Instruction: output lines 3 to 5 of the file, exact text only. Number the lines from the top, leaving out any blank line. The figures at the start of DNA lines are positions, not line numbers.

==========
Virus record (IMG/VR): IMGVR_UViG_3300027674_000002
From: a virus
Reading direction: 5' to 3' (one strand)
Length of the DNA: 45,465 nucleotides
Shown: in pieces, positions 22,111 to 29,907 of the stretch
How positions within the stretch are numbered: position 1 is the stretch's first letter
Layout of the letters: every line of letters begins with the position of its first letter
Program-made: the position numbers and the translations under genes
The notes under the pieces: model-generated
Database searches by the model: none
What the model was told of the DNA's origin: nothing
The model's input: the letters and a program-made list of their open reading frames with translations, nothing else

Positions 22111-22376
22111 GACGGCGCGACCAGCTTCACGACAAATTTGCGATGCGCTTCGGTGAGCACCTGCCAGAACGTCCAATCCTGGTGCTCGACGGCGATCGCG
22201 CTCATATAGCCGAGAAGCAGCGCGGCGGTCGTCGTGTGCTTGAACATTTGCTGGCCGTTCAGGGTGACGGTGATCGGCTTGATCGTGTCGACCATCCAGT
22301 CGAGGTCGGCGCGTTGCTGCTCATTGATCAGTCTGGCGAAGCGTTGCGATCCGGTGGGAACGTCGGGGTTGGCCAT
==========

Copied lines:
Reading direction: 5' to 3' (one strand)
Length of the DNA: 45,465 nucleotides
Shown: in pieces, positions 22,111 to 29,907 of the stretch